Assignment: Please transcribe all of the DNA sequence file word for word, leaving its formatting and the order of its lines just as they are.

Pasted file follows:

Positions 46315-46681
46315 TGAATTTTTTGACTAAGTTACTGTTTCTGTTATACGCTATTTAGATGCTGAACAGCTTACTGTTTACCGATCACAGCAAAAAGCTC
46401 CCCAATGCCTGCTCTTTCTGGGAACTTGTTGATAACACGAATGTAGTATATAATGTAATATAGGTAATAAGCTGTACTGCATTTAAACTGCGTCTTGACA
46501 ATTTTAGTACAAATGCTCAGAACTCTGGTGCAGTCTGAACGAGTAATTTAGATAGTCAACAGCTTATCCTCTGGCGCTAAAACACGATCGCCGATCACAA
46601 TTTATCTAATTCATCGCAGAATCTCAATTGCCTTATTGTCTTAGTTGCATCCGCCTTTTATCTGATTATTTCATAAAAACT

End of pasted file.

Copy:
Positions 46315-46681
46315 TGAATTTTTTGACTAAGTTACTGTTTCTGTTATACGCTATTTAGATGCTGAACAGCTTACTGTTTACCGATCACAGCAAAAAGCTC
46401 CCCAATGCCTGCTCTTTCTGGGAACTTGTTGATAACACGAATGTAGTATATAATGTAATATAGGTAATAAGCTGTACTGCATTTAAACTGCGTCTTGACA
46501 ATTTTAGTACAAATGCTCAGAACTCTGGTGCAGTCTGAACGAGTAATTTAGATAGTCAACAGCTTATCCTCTGGCGCTAAAACACGATCGCCGATCACAA
46601 TTTATCTAATTCATCGCAGAATCTCAATTGCCTTATTGTCTTAGTTGCATCCGCCTTTTATCTGATTATTTCATAAAAACT